The Christmas cholla is about 3 feet tall. 

This is not a story about the Christmas cactus, a succulent with wintertime blooms and Central American origin. 

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The Central American Christmas cactus does well in Tucson as long as it's kept out of the cold. Eric Clark, who works at Civano Nursery, says it is easier to care for than poinsettias and will easily bloom every winter.

The Christmas cholla, rather, is native to the Tucson area and puts on a show of its own. 

1. They have ornaments!

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The Christmas cholla gets its name for the bright red fruit it produces this time of year. 

The Christmas cholla, or Cylindropuntia leptocaulis, as its scientifically known, bears bright, red fruit this time of the year — like ornaments on a Christmas tree.

The cholla's scientific name also tells us a bit about it. All chollas bear the name cylindropuntia, "which tells you 'long stick,'" says Adam Farrell-Wortman, the horticulture manager at the Tucson Botanical Gardens. Leptocaulis means "thin-stemmed" — fitting for the cholla with perhaps the skinniest of stems. 

2. They'll multiply if you're not careful.  

Because they're smaller than other cholla plants, Farrell-Wortman says that can be nice for landscaping. "They get about 3-feet tall, maybe a bit taller," he says. "And a single one will be 3-feet wide. It's a nice, compact cactus."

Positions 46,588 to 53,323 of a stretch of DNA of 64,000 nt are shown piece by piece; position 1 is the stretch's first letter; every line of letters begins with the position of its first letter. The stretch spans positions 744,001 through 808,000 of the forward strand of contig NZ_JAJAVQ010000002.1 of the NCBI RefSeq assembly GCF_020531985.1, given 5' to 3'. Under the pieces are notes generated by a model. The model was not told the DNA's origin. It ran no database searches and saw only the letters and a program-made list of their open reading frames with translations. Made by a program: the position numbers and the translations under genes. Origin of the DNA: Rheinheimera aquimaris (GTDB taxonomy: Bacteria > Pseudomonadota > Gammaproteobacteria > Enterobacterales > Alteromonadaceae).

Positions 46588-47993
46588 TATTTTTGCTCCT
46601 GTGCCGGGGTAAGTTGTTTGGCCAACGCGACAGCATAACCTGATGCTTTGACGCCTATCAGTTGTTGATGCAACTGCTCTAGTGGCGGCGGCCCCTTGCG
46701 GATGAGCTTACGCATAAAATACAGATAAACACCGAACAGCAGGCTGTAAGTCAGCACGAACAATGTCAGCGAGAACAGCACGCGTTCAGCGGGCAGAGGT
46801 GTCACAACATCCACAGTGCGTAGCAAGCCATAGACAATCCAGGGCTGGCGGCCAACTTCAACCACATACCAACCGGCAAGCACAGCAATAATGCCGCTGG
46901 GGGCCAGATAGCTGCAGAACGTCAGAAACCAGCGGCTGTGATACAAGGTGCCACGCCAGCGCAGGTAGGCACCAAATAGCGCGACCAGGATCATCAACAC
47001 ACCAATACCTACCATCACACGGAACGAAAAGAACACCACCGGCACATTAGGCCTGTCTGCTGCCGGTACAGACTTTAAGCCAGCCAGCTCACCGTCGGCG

But, he cautions, that 3-feet wide can quickly turn into 8 feet if you're not careful. 

"Like any cholla, it can spread whenever a piece falls to the ground and root and grow another cactus," he adds. Not to mention the barbs that tear skin if they stick you. Give any Christmas cholla you plant a nice perimeter away from where kids and pets play. 

3. Some of them have beautiful, white flowers.

If you plant a Christmas cholla, ask the nursery about the cultivar you're buying. Springtime blooms range in color from creamy white to orange, Farrell-Wortman says. 

Plant in February if you can, but because they're native plants, they'll do OK even if you plant now. In nature, birds eat the fruit and distribute the seeds, meaning the plants tend to sprout during the winter rains. 

Native plants are the best because they can handle frost and require minimal care. Just make sure you clean up fallen pieces so the cholla doesn't take over your whole yard.